A person has a computer with no HDD but 8GB RAM and USB3 port.

Also has 8GB USB3 pendrive with Ubuntu Live on it (non-persistent).

The computer is then started with the pendrive, with the toram option. " toram" is typed after pressing F6 or tab at startup. may need to press tab first.

Is the O/S that is running in RAM able to do a Persistent install to the original pendrive using the program mkusb so that there are persistent partitions

I am pretty sure this is not a Duplicate of: Can Ubuntu be installed to the pendrive it was booted from?

Edit: Note to remove and reinsert pendrive removed as it is unnecessary.

  • 1
    no because the iso file is still missing, which is used to create the pendrive
    – d1bro
    Dec 1 '16 at 11:15
  • @db but if you have enough RAM, you can always download a fresh ISO
    – muru
    Dec 1 '16 at 11:17
  • Hint: Both the iso file and mkusb need to be downloaded. Forgot to mention the guy has fiber optics. Dec 1 '16 at 11:18
  • Better way is, if you have a second pen-drive to install it to this instead. You can do so extremely precise with debootstrap. You can check my answer i have given here for details
    – Videonauth
    Dec 1 '16 at 11:19
  • 1
    mkusb is mentioned in this discussion. It can probably do the job, but it would be better to use it in the first place. When converting from Windows, there must be a two step procedure, and this question is relevant. Would an answer be welcome here, if it works? By the way, earlier today I made a drive by installing into a drive with a persistent live system (that it booted from), and the result was a USB pendrive with a persistent live system alongside an installed system (in this case with Lubuntu), ubuntuforums.org/…
    – sudodus
    Dec 1 '16 at 15:29

Use Ubuntu Running in RAM to make a Persistent Install

Yes you can use Ubuntu running in RAM to make a Persistent install to the USB drive it was booted from, with or without a hard drive and only one USB stick.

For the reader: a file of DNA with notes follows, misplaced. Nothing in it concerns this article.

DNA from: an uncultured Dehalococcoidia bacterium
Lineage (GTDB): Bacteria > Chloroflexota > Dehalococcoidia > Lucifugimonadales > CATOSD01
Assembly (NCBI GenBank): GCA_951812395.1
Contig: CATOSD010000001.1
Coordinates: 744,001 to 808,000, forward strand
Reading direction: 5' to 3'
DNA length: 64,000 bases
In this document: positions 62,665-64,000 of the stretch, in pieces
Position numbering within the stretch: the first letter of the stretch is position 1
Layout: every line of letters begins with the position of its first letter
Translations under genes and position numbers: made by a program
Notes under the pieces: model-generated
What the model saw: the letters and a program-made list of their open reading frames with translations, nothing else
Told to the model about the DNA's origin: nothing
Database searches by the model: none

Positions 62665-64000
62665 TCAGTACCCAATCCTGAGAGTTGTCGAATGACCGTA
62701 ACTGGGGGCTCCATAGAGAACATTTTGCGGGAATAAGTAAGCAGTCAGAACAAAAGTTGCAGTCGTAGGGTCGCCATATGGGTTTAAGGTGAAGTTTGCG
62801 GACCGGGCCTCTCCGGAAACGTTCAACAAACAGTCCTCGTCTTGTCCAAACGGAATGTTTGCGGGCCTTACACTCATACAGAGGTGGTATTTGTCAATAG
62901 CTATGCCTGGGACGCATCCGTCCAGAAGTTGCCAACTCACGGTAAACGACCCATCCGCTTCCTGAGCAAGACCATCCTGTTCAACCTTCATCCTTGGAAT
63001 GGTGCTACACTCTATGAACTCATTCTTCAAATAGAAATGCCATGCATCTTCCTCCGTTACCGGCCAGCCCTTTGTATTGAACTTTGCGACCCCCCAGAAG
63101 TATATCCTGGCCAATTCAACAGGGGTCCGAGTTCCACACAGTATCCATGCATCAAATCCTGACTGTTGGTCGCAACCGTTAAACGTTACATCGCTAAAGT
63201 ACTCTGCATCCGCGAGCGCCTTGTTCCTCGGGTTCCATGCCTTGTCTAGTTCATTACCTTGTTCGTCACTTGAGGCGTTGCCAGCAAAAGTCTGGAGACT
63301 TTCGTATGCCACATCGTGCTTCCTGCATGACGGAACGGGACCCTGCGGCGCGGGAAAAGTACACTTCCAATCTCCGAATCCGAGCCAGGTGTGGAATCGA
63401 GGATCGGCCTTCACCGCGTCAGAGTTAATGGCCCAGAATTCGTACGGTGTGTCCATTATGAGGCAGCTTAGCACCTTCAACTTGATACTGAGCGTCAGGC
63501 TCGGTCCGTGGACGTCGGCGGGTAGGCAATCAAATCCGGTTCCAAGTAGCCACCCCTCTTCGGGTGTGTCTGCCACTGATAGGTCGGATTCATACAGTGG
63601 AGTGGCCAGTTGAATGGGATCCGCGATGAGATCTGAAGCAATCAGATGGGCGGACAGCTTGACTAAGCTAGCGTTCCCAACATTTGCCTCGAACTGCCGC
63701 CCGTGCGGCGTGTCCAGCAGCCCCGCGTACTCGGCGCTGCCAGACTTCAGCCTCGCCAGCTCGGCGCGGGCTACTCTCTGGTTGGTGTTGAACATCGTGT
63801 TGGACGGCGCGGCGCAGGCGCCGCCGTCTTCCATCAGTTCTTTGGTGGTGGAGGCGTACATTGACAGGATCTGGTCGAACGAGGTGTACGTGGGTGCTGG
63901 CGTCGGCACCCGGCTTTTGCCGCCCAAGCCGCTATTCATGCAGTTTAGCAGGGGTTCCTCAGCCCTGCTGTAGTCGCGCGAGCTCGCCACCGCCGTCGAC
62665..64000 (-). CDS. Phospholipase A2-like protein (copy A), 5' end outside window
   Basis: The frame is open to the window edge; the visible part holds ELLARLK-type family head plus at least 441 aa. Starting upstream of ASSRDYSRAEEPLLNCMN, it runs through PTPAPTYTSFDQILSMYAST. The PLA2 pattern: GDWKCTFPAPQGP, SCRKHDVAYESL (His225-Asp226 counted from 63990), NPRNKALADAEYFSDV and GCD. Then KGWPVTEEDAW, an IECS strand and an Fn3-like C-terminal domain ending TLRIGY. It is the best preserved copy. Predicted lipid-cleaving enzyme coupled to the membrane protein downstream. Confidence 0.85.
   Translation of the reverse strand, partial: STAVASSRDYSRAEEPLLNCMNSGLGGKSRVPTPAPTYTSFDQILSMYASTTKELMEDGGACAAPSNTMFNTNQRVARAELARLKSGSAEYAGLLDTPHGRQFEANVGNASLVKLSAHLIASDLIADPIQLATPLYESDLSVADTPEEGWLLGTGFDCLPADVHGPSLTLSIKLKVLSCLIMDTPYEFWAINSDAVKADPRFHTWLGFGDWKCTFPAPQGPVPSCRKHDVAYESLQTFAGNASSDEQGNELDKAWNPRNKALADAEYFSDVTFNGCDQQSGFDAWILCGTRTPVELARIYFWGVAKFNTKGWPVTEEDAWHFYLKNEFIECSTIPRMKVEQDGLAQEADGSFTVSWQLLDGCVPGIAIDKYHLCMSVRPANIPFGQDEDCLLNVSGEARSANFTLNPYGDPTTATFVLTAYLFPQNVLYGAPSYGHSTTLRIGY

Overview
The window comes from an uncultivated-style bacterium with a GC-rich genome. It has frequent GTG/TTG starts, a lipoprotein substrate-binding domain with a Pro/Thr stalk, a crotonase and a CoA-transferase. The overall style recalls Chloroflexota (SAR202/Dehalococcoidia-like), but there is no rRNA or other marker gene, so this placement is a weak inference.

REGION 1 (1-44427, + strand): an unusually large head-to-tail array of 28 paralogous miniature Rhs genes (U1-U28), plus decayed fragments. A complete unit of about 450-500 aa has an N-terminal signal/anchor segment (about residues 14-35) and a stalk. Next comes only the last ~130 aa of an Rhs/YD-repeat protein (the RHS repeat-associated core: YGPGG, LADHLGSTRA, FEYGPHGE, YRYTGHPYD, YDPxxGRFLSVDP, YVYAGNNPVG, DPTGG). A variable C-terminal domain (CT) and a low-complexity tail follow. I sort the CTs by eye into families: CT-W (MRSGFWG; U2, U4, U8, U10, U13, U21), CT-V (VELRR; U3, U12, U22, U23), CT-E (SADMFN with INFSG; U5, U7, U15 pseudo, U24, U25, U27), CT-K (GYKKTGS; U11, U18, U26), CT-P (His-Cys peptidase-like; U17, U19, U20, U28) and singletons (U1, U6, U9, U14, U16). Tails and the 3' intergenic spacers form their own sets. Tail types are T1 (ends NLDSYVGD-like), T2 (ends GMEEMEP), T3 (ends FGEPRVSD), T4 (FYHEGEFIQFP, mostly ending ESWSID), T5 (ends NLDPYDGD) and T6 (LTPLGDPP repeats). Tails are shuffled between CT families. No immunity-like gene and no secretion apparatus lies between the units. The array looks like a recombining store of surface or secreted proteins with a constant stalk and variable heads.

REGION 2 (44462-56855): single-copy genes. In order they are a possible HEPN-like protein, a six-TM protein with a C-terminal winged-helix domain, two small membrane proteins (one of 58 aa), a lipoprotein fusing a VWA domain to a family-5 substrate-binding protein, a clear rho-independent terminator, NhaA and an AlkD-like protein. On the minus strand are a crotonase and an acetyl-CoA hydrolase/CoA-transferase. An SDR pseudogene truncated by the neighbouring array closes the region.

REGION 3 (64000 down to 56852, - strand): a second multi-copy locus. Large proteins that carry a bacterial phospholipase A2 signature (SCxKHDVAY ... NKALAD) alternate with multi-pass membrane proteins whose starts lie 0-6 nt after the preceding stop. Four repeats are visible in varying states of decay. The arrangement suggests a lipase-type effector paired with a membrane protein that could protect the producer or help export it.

Boot the USB drive using the toram option, that is at boot, press shift if it is a SDC install, if It is a UNetbootin install press tab at the boot menu.

Type " toram", (that is space toram) after the three dashes in the boot script.

After Ubuntu boots, download mkusb ( https://help.ubuntu.com/community/mkusb ) and the Ubuntu iso of your choice.

I prefer going to GParted or Disks to unmount the usb drive partition so I can see what is happening. Unmount it using your preference.

Start mkusb, select 'Install...' select 'Persistent live...' and point it at the downloaded iso, select persistent and select the USB drive to be installed to.

At persistent live drive settings, Select 'Use defaults' and then select percentage of space for persistence. Allow mkusb to complete the install.

Not too hard and hopefully useful for someone without a hard drive and only one flash drive and a good internet connection. Method also works if there is an internal hard drive.

  • I'm glad you worked it out :-)
    – sudodus
    Dec 1 '16 at 18:13
  • 1
    When I do the corresponding task, I do not unplug and re-plug the pendrive. It works without those extra operations, which means that you can move a hard disk drive to another computer, install a live system into it, move it back, boot to RAM, and if you wish install 'a conventional installed system' without any DVD disk, USB pendrive or memory card. This might be useful with very old computers. (But if you make a mistake there is a long journey back to where you were, because you must make a new live system in the drive - so you had better use a check-list.)
    – sudodus
    Dec 1 '16 at 18:27
  • @Sudodus, Reference to remove pendrive removed, thank you. Dec 2 '16 at 5:35
  • 1
    When installing into another drive - and if the running Ubuntu version and flavour is your choice, you can use the image in partition #4 as the source file, /dev/sdx4. (You need toram for it to work.)
    – sudodus
    Dec 3 '16 at 12:56
  • That is handy, stands to reason as the cloned iso makes it like installing from a multi-iso booter. Dec 4 '16 at 1:58

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